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Distinguishing Between Dems

Candidates in one of the few competitive legislative districts try to highlight their differences

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Even the most-informed voters in Tucson's new Legislative District 9 would be hard-pressed to find substantial policy differences between the three Democratic candidates running for two open seats in the state House.

Mohur Sidhwa, Dustin Cox and Victoria Steele all agree, for instance, that Arizona needs to close its tax loopholes, fund education better and provide a robust health-care system for the poor.

And they all agree that because the candidates are so similar on the issues, primary-election voters will base their decisions mostly on background, style and personality—and that's where their differences start to emerge.

Sidhwa has the advantage of having met many of the LD 9 voters before the 2010 election, when she was walking the streets of midtown Tucson asking for votes. She lost a primary by less than 500 votes and vowed to try again.

The new district—which has a 4 percent Democratic edge in voter registration and runs from Interstate 10 through the foothills and northside to the Sabino Canyon area in the east, and dips down to Speedway Boulevard in midtown Tucson—includes much of the district in which she ran last time.

"When I saw the margin of loss ... I thought to myself, 'I love this place,'" she says. Voters "were willing to put aside any concerns they might have had about someone with a funky name, and that was a hurdle that a lot of people thought I could not overcome."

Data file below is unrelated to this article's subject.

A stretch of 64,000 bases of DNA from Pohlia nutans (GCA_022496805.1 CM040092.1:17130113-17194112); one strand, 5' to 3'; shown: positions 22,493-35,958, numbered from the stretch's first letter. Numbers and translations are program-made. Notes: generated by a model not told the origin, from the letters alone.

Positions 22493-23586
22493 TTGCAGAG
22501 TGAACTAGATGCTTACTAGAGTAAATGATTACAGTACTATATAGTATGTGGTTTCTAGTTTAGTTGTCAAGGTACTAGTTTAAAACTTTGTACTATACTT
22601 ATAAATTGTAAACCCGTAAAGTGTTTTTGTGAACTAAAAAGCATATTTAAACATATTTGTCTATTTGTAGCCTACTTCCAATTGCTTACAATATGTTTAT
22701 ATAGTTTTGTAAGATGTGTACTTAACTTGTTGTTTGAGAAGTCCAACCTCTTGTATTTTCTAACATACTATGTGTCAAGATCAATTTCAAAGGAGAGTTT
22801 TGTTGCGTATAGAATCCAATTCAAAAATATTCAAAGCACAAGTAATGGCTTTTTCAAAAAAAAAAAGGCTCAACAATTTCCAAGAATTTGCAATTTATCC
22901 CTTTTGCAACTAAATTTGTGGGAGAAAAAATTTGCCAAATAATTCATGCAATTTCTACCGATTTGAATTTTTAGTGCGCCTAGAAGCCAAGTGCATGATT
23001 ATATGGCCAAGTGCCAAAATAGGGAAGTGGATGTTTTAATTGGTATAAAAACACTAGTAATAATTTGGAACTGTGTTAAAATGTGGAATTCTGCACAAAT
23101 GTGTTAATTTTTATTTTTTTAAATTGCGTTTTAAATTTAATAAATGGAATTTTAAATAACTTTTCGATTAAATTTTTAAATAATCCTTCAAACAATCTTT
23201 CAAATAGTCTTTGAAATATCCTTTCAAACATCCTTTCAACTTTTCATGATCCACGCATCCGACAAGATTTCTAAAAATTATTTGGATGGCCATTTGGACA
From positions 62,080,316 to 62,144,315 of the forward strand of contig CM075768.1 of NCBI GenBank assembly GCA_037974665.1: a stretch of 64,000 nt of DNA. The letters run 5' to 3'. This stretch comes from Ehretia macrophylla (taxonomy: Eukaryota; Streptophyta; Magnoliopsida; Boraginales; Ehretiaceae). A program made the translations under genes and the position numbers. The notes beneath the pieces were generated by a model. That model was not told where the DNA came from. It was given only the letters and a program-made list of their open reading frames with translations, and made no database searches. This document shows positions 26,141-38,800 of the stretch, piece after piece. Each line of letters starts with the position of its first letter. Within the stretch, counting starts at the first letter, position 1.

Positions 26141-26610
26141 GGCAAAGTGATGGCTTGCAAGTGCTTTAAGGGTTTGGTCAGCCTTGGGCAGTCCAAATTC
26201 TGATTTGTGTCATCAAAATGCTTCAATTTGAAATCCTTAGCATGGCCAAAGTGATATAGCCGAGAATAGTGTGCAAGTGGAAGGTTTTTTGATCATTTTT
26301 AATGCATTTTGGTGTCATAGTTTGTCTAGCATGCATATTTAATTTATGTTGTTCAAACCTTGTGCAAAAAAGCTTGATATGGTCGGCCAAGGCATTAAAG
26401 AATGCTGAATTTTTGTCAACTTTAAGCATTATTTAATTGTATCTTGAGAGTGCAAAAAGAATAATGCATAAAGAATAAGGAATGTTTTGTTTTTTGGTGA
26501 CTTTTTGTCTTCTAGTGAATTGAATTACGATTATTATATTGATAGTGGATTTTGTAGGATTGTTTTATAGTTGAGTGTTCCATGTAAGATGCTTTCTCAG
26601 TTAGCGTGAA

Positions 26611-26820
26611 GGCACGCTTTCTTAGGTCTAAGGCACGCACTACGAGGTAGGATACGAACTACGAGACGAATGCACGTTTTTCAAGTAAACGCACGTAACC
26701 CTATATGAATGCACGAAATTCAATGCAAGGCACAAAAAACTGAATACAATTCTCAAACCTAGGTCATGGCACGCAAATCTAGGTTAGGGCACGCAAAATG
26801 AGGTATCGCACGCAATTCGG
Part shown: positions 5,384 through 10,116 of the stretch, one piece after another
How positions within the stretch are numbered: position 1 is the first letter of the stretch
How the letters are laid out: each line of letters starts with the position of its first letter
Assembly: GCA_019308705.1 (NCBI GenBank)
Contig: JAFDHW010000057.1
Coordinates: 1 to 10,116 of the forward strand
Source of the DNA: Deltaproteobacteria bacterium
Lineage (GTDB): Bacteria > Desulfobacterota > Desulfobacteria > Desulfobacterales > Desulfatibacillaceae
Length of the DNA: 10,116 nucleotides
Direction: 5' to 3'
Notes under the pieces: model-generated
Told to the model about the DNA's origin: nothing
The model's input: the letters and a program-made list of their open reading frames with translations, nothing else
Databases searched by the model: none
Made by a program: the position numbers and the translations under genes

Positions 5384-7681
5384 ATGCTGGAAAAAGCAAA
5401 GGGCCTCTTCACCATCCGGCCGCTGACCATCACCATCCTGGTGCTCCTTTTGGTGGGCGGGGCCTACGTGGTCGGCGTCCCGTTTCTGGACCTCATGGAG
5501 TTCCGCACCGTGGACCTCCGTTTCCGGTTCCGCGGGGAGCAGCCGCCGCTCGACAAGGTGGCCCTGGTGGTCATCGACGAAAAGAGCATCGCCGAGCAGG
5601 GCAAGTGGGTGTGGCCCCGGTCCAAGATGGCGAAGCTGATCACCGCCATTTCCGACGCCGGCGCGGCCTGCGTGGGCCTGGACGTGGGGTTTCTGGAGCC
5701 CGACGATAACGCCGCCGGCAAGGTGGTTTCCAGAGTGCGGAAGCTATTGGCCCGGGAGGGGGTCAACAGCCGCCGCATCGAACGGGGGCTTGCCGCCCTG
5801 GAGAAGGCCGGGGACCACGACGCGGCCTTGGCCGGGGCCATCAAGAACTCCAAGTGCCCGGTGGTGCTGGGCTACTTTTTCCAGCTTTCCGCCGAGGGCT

Sidhwa is a Constitution-thumping immigrant from India who said she came to America in search of freedom and democracy. Sidhwa says she has invested her life in local politics because of her deep respect for the democratic system.

She has a background in the sciences, and her pet issue is getting more science into the classroom and "dragging the Legislature into the 21st century."

After 30 years of advocacy and following politics, she is a bona fide legislative geek with plenty of friends in the halls of the Capitol.

"I can hit the ground running, because I know the players, especially the behind-the-scenes players, and that makes a difference," she says. "Arizona has enough problems without (lawmakers) having to learn on the job."

Although Victoria Steele is running her first campaign for public office, Tucsonans may remember her as an anchor on KNST AM 790's morning news, where she was the "resident liberal."

She tells a story about the first time she got involved in politics—by punching a bully classmate in the nose. To get out of telling her parents about after-school detention, she told them she was staying late to run for the student council. She actually ran, won the election, and later got sex education introduced at her high school.